“I think lately I’m too busy. I don’t get the time to go out to more activities, to be involved [in the community],” Wang said.

Wang also loves movies, especially action movies.

“[But] the love stories — that’s too much. I can’t stand it,” he said, laughing.

Copyright 2013 The Times-Independent. All rights reserved. This material may not be published, broadcast, rewritten or redistributed.

report abuse...

Express yourself:

We're glad to give readers a forum to express their points of view on issues important to this community. That forum is the “Letters to the Editor.” Letters to the editor may be submitted directly to The Times-Independent through this link and will be published in the print edition of the newspaper. All letters must be the original work of the letter writer – form letters will not be accepted. All letters must include the actual first and last name of the letter writer, the writer’s address, city and state and telephone number. Anonymous letters will not be accepted.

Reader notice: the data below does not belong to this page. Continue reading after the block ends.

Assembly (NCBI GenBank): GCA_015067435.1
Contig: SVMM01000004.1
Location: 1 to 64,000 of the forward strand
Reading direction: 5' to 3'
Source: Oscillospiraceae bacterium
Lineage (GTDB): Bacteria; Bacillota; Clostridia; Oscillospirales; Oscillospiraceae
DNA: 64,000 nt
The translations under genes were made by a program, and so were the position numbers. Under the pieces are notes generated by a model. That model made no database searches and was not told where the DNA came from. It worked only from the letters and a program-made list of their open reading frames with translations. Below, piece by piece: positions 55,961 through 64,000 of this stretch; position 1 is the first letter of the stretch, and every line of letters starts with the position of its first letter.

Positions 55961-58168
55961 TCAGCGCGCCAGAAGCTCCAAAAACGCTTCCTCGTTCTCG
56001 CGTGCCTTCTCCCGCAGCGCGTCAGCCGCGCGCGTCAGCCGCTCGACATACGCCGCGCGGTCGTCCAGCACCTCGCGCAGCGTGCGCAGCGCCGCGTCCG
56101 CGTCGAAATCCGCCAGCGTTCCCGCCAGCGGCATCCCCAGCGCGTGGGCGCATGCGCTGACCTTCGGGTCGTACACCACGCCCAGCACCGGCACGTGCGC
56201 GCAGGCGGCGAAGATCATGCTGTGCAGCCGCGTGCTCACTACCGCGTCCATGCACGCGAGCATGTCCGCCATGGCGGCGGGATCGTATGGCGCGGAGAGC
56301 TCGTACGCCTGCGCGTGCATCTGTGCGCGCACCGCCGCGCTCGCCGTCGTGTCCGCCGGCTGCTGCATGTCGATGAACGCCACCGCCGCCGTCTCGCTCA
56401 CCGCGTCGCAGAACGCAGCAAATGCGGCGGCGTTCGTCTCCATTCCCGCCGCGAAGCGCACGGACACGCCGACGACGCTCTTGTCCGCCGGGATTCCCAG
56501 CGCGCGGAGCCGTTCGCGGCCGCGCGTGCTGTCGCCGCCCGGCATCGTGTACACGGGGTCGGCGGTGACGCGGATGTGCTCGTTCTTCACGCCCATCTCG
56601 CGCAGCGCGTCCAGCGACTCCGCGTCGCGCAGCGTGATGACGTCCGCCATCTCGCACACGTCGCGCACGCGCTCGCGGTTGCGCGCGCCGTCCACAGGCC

Letters may not exceed 400 words in length, must be regarding issues of general interest to the community, and may not include personal attacks, offensive language, ethnic or racial slurs, or attacks on personal or religious beliefs. Letters should focus on a single issue. Letters that proselytize or focus on theological debates will not be published. During political campaigns, The Times-Independent will not publish letters supporting or opposing any local candidate. Thank you letters are generally not accepted for publication unless the letter has a public purpose. Thank you letters dealing with private matters that compliment or complain about a business or individual will not be published. Nor will letters listing the names of individuals and/or businesses that supported a cause or event. Thank you letters about good Samaritan acts will be considered at the discretion of the newspaper.